The beginning of this week brought clouded weather and even a little rain, but then the weather improved and we had a number of days with glorious sunshine and high temperatures. All this helped to make great progress with the fieldwork. The new mud-brick tomb is gradually emerging from the sand, and since last week we have gone down about a full metre over the whole surface of our sondage. But unfortunately, so far the few limestone elements that we can see are all unfinished, undecorated and uninscribed. This goes for the doorjambs of the east entrance into the forecourt, for the jambs of the door into the central chapel, and for a pilaster against the north wall. On top of that, most of the wall revetment seems to have been robbed away.
The new mud-brick tomb is gradually emerging This means, of course, that we are unable to give you the name of the mysterious tomb-owner. The few inscribed fragments of objects dating to the New Kingdom and found in the sand fill of the tomb are not decisive: they may have come from adjacent tombs, and some of them look Ramesside in date whereas we would be tempted to date the tomb itself to the late 18th Dynasty.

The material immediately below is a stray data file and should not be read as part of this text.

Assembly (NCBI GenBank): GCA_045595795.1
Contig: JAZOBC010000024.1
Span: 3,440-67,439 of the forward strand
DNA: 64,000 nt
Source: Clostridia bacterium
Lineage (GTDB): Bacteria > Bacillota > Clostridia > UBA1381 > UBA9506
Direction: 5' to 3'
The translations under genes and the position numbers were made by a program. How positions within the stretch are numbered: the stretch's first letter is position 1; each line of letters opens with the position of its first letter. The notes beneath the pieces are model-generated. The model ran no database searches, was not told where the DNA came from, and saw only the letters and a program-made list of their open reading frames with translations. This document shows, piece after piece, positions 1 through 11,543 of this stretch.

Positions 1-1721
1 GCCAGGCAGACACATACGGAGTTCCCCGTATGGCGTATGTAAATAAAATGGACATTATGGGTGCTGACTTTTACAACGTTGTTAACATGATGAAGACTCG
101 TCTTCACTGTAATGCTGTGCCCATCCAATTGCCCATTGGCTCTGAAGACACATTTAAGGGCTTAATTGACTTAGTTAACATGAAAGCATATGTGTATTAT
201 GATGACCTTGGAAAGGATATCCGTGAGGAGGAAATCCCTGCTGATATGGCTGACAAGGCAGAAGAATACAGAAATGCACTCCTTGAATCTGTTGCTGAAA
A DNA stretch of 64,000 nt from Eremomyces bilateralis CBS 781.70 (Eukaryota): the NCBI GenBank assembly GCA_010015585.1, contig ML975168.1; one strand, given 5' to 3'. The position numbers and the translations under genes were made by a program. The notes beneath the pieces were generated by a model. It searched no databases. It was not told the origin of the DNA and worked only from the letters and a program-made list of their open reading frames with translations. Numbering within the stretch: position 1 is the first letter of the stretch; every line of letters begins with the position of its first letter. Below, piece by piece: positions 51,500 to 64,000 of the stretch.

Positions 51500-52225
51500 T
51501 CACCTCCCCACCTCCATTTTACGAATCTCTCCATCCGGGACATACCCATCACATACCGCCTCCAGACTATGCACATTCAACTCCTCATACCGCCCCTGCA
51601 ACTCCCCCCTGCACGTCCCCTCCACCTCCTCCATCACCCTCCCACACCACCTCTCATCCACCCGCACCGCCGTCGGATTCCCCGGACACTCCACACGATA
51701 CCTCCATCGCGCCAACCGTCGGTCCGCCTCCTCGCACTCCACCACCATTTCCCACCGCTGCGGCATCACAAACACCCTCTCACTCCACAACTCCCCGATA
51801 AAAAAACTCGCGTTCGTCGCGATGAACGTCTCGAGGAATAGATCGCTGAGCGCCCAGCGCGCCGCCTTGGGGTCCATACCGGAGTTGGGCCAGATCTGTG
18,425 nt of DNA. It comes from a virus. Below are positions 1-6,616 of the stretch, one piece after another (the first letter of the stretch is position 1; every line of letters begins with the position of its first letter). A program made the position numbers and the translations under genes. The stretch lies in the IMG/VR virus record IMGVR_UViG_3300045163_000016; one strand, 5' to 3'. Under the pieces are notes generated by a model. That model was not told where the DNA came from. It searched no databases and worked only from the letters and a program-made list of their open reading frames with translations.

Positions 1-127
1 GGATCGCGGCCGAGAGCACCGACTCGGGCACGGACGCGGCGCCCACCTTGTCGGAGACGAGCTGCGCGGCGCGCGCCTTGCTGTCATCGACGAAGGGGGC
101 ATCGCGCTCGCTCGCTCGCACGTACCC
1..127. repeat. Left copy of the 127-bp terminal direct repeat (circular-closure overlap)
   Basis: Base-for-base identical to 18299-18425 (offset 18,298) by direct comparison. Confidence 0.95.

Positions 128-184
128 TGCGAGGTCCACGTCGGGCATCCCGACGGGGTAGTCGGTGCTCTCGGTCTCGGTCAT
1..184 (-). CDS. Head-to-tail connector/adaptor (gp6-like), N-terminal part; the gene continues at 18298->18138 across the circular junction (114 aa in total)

With some great pics.
A view south from the precinct’s north enclosure wall of the whole area where we are now working. At the left are Chapel D and the Taharqa Gate; in the center the paving of the approach to the gate; and in the upper right the two squares we have opened on the high ground west of the gate.
Before I get to the work, I want to welcome back William and Elsie Peck, who arrived this week. Bill has been with the Mut Expedition longer than anyone except me, while Elsie joined us in 1979, which was also Mary’s first year. Bill’s first job this season is to map the new paving west of the Taharqa Gate. Elsie once again has taken on keeping the digging records, beginning with what Mahmoud Abbadi is doing in the corridor south of the Taharqa Gate.
Joan ha comenzado topografiando algunos sectores del exterior, especialmente en lo alto del yacimiento, donde está excavando Carlos. En uno de los extremos ha comenzado a salir a la luz un depósito de cerámica de principios de la dinastía XVIII, por lo que decidimos ampliar la cuadrícula de excavación. Un par de horas después, Joan y el mudir se han sumergido en las profundidades del pozo funerario de Djehuty para topografiar en detalle la cámara sepulcral, no sólo la estructura, sino también los detalles más sobresalientes de la decoración y de la disposición del texto, las faltas de estuco y las grietas.